"To manage the park as a memorial landscape that not only reflects the prebattle 1863 rural agricultural environment but includes those superimposed post-battle elements (monumentation, avenues, interpretive devices, facilities, etc.) that are necessary for commemoration and visitor understanding of the battle. No restoration of structures or landscape elements may create an anachronism-that is, all elements must have co-existed during a single historic period. Essential landscape features may include: structures, fence lines, field size, wetlands, wet areas, waterways and springs, boulders, orchards, woodlands, woodlots, roads and traces, ditches, vegetation characteristics (height/texture/ location.)" 6

In the past, elements of the battlefield had undergone treatments to return them to their appearance in 1863, with later accretions removed, while memorial elements within the same area might be retained. Thus an anachronistic setting was created. The policy of no anachronisms-having all elements of a particular area of the landscape reviewed for coexistence in history-is an important one in approaching this complex battlefield and memorial landscape.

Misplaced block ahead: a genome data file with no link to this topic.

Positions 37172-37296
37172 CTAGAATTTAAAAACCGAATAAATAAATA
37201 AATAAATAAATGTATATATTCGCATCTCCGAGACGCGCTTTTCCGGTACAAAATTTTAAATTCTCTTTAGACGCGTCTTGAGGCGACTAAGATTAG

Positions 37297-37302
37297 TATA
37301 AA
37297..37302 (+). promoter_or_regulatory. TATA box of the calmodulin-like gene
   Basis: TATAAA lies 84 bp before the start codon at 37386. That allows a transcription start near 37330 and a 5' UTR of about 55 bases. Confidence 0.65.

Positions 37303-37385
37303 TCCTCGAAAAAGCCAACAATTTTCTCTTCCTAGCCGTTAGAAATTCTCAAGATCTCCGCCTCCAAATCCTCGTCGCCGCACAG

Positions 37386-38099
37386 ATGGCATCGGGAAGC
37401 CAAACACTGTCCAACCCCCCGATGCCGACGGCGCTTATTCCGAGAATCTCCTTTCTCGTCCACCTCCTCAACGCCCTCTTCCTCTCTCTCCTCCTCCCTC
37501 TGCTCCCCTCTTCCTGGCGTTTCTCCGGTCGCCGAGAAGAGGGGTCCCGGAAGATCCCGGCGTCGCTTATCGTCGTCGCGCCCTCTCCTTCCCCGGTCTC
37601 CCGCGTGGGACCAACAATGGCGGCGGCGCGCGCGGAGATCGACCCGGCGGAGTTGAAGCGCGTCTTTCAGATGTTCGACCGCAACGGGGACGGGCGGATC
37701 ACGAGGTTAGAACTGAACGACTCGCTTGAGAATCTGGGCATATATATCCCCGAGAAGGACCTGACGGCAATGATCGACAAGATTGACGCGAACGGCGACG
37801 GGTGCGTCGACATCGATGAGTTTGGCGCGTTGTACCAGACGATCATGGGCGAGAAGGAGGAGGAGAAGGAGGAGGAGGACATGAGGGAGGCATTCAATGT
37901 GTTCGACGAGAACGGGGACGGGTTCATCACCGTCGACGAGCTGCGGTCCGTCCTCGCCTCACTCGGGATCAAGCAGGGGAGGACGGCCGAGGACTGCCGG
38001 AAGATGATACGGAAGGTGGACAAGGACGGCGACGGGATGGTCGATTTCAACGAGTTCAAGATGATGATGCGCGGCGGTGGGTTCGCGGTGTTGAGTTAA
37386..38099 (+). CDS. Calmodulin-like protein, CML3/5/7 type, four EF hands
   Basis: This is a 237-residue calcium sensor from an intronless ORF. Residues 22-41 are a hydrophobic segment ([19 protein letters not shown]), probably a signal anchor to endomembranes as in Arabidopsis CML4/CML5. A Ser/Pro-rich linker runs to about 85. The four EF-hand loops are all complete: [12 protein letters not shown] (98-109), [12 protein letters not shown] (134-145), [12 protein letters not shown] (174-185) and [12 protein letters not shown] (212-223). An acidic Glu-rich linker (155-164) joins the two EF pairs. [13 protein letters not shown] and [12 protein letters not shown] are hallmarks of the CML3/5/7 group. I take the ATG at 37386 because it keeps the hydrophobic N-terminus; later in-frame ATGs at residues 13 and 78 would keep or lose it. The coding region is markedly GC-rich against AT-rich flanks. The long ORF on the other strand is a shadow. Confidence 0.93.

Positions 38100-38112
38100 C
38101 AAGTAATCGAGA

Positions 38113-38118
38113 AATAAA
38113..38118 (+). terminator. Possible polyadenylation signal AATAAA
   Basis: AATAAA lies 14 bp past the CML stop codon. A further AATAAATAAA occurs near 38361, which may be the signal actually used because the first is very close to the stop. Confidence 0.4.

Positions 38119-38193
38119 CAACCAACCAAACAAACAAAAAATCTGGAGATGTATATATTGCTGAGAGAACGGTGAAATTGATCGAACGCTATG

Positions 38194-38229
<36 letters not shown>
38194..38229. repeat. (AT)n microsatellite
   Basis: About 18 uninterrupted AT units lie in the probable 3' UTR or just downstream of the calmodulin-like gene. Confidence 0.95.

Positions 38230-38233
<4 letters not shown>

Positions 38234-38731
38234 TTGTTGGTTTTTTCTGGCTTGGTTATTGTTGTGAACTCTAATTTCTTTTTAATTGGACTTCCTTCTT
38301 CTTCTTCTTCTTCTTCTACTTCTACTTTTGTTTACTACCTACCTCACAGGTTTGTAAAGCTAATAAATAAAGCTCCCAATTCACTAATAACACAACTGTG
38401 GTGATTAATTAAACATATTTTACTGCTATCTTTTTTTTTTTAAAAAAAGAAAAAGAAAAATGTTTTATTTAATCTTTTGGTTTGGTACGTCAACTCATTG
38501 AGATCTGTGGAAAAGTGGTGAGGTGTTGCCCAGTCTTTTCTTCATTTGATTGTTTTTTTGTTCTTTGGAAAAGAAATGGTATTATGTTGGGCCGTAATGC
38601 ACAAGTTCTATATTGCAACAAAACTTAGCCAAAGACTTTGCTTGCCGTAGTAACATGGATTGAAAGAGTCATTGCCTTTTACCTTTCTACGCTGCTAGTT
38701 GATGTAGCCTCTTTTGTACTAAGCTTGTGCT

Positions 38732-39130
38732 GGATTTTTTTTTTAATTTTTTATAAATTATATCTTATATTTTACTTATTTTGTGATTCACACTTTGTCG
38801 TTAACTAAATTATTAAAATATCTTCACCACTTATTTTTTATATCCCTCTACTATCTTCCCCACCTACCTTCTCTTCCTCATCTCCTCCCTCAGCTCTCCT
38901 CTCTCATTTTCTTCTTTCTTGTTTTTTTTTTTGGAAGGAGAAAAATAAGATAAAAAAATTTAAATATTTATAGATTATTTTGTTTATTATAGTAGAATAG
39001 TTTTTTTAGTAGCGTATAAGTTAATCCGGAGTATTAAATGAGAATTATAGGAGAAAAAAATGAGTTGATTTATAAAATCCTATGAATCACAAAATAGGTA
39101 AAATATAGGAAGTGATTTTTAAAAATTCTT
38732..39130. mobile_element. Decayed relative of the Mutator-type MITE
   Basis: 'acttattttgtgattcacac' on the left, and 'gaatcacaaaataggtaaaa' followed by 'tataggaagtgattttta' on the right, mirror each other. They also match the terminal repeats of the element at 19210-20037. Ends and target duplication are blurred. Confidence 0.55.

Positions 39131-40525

Treatment Implementation

Two projects to reconstruct historic period fences and orchards were undertaken in selected high-priority areas currently in use as cropland or pastures for grazing. Because the actions required reconstruction of lost features rather than repair or replacement in-kind, a Section 106 review of the actions was required. Section 106 is a process of submitting actions that will impact recognized historic resources to the President's Advisory Council on Historic Preservation for review. The proposal to reconstruct ten orchards and several important fence lines was documented with details of period mapping and period photographs. It was approved and, in the summer and fall of 1991, installation of the orchards and fences was undertaken.

The orchards were important for their spatial organization and land use, rather than any implication that they replicated the original fruit species, which is unknown. Interestingly, the proposed fruit trees are blight-resistant, native crabapple varieties. These trees have the same general size and shape as other apple species, they are hardier than many fruit species, and they will not require intensive chemical management. They will present the historic appearance without requiring crop-yield management, intensive mowing, or constant pruning; a significant staff burden is not added with this reconstruction.